233     executable that can run standalone on Windows without any third party dll or
234     licensing issues.
235 nigel 63
236 ph10 131 But there is more complication:
237 nigel 63
238 ph10 131 If a Cygwin user uses the -mno-cygwin Cygwin gcc flag, what that really does is
239     to tell Cygwin's gcc to use the MinGW gcc. Cygwin's gcc is only acting as a
240     front end to MinGW's gcc (if you install Cygwin's gcc, you get both Cygwin's
241     gcc and MinGW's gcc). So, a user can:
242 nigel 63
243 ph10 134 . Build native binaries by using MinGW or by getting Cygwin and using
244 ph10 131 -mno-cygwin.
245 nigel 63
246 ph10 134 . Build binaries that depend on cygwin1.dll by using Cygwin with the normal
247 ph10 131 compiler flags.
248 nigel 63
249 ph10 134 The test files that are supplied with PCRE are in Unix format, with LF
250     characters as line terminators. It may be necessary to change the line
251 ph10 155 terminators in order to get some of the tests to work. We hope to improve
252 ph10 131 things in this area in future.
253 nigel 63
254    
255 ph10 258 BUILDING PCRE WITH CMAKE
256    
257 ph10 260 CMake is an alternative build facility that can be used instead of the
258     traditional Unix "configure". CMake version 2.4.7 supports Borland makefiles,
259     MinGW makefiles, MSYS makefiles, NMake makefiles, UNIX makefiles, Visual Studio
260     6, Visual Studio 7, Visual Studio 8, and Watcom W8. The following instructions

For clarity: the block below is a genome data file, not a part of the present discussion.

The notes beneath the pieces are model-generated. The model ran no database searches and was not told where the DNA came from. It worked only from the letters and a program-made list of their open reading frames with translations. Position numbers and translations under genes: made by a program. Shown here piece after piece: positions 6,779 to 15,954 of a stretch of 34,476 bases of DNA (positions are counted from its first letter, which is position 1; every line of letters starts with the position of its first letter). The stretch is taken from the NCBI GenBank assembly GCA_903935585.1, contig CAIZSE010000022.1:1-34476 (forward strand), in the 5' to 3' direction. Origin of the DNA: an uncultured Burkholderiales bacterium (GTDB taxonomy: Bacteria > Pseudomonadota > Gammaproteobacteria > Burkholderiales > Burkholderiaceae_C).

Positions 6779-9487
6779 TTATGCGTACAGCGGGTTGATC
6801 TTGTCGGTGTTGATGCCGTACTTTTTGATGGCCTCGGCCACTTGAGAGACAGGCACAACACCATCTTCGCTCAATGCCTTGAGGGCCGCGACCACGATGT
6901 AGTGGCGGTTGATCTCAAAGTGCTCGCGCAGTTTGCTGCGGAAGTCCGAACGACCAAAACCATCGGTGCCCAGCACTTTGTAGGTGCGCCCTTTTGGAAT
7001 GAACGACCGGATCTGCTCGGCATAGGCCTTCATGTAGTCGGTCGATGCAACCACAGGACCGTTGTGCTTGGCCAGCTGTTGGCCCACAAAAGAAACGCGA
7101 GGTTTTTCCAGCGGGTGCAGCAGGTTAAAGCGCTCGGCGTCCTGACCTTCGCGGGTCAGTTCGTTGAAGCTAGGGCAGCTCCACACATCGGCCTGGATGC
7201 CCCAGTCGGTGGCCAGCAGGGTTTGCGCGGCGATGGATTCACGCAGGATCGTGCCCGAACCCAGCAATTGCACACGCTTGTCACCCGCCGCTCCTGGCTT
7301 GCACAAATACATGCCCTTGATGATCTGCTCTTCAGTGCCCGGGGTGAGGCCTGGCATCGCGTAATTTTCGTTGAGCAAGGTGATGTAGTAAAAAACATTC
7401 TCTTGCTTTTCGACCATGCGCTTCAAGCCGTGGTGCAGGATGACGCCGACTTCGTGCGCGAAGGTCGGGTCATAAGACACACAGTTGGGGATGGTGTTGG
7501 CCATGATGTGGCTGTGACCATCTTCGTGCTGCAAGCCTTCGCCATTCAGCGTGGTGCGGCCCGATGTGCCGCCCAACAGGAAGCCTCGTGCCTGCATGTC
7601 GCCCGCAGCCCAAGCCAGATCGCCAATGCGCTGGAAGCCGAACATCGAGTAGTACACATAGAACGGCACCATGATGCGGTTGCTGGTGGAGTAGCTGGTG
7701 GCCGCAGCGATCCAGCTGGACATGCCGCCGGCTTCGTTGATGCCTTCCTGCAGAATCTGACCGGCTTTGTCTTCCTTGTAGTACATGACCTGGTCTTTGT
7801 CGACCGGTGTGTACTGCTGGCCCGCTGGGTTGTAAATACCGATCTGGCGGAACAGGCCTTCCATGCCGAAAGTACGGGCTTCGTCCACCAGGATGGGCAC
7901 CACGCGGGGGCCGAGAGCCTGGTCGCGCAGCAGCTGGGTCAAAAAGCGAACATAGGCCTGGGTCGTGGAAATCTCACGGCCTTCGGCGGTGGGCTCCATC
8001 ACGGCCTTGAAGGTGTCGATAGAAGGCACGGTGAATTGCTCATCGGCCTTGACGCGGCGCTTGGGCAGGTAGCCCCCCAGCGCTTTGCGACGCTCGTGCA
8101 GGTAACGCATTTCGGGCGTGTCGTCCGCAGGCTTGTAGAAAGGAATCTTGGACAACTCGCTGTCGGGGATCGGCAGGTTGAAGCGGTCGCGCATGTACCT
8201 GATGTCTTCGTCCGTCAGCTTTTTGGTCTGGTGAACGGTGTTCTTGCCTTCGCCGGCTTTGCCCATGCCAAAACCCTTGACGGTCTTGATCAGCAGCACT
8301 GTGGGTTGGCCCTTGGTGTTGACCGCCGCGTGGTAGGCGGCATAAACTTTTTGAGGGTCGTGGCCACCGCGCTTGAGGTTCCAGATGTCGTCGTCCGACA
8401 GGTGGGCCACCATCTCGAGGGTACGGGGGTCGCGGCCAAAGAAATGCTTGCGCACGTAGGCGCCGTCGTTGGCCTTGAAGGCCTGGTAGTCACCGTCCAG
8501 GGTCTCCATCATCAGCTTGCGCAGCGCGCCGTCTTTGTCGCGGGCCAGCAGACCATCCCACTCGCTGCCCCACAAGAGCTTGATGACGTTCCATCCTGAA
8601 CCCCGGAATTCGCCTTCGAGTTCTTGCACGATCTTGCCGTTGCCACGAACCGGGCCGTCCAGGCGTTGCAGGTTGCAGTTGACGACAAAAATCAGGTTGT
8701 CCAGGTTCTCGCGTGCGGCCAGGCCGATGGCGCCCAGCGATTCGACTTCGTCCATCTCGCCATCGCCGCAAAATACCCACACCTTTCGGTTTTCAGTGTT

261     were contributed by a PCRE user.
262 ph10 258
263 ph10 259 1. Download CMake 2.4.7 or above from http://www.cmake.org/, install and ensure
264 ph10 258 that cmake\bin is on your path.
265    
266     2. Unzip (retaining folder structure) the PCRE source tree into a source
267     directory such as C:\pcre.
268    
269     3. Create a new, empty build directory: C:\pcre\build\
270    
271     4. Run CMakeSetup from the Shell envirornment of your build tool, e.g., Msys
272     for Msys/MinGW or Visual Studio Command Prompt for VC/VC++
273    
274     5. Enter C:\pcre\pcre-xx and C:\pcre\build for the source and build
275     directories, respectively
276    
277     6. Hit the "Configure" button.
278    
279     7. Select the particular IDE / build tool that you are using (Visual Studio,
280     MSYS makefiles, MinGW makefiles, etc.)
281    
282     8. The GUI will then list several configuration options. This is where you can
283     enable UTF-8 support, etc.